And keep in mind that domestic terrorists have been killing far more Americans than Islamic-related ones over the past 14 years. As The New York Times reported last week, “since Sept. 11, 2001, nearly twice as many people have been killed by white supremacists, antigovernment fanatics, and other non-Muslim extremists than by radical Muslims.” Dr. Charles Kurzman, a terrorism expert, explained in that article: “Law enforcement agencies around the country have told us the threat from Muslim extremists is not as great as the threat from right-wing extremists.” Consequently, we need to be just as concerned when a person posts images associated with white supremacist causes on Facebook as when a person posts images supporting ISIS.

These facts truly deem the government’s warning of a potential terror attack on U.S. soil that much more credible. Let’s hope they are wrong. But if a terrorist attack is committed by a right-wing actor, we can’t claim there were no warning signs.

 

By: Dean Obeidallah, The Daily Beast, July 3, 2015

July 4, 2015 Posted by | 4th of July, Domestic Terrorism, Muslims, Peter King | , , , , , , , , , | 1 Comment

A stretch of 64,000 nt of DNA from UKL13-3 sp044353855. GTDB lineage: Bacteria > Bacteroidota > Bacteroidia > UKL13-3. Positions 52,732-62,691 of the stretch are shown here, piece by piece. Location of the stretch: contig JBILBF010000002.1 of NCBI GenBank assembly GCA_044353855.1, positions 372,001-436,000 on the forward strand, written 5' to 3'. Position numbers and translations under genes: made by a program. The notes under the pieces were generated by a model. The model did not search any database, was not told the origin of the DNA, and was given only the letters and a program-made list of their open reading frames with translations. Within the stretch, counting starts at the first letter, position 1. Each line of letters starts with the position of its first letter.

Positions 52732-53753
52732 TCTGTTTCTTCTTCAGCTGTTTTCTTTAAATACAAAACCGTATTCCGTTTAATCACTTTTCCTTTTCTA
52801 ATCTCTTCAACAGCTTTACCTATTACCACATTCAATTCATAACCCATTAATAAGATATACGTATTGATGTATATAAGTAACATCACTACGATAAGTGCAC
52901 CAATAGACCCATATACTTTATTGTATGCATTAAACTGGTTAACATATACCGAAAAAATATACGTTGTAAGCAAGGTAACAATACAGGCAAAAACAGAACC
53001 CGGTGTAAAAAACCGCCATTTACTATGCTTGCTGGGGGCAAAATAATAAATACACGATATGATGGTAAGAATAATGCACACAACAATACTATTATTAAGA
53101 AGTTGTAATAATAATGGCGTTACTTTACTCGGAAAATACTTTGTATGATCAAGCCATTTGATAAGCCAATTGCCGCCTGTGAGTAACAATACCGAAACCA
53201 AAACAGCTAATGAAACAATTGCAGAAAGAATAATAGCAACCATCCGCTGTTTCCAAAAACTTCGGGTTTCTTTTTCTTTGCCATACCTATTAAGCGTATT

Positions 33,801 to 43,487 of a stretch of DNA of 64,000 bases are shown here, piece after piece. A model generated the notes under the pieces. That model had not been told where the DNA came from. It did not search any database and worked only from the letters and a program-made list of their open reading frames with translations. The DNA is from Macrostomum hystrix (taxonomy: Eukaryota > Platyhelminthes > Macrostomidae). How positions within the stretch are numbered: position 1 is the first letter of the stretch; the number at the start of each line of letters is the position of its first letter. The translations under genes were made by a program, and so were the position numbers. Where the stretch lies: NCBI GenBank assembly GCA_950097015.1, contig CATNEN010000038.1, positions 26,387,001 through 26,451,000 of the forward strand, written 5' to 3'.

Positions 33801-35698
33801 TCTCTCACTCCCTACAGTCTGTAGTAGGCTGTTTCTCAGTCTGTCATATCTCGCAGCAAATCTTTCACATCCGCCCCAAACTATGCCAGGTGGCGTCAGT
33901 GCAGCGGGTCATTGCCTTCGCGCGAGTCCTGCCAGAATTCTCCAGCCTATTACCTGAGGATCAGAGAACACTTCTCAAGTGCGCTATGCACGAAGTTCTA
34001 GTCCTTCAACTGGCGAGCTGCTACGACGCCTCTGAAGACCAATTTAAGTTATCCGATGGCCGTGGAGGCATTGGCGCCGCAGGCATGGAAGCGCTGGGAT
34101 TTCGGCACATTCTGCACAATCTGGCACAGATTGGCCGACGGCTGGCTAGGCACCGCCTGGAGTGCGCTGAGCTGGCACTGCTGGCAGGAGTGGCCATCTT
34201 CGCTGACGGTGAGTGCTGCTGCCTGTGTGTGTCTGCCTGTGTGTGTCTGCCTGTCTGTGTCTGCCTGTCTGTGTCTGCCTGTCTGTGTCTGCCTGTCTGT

“We Are All Charged With Pushing Forward”: President Obama Delivers A Speech For History

“This whole week,” said President Obama, “I’ve been reflecting on this idea of grace.”

That was the turning point of Friday’s eulogy for Clementa Pinckney, the Charleston, South Carolina minister who was, with eight of his congregants, murdered by a racist terrorist two weeks ago. It was the moment a memorable speech became a speech for history.

“According to the Christian tradition,” the president-turned-preacher explained, “grace is not earned, grace is not merited, it’s not something we deserve. Rather, grace is the free and benevolent favor of God.” Grace, in other words, is that which bridges the gap between creation and Creator, the staircase connecting the soil to the celestial.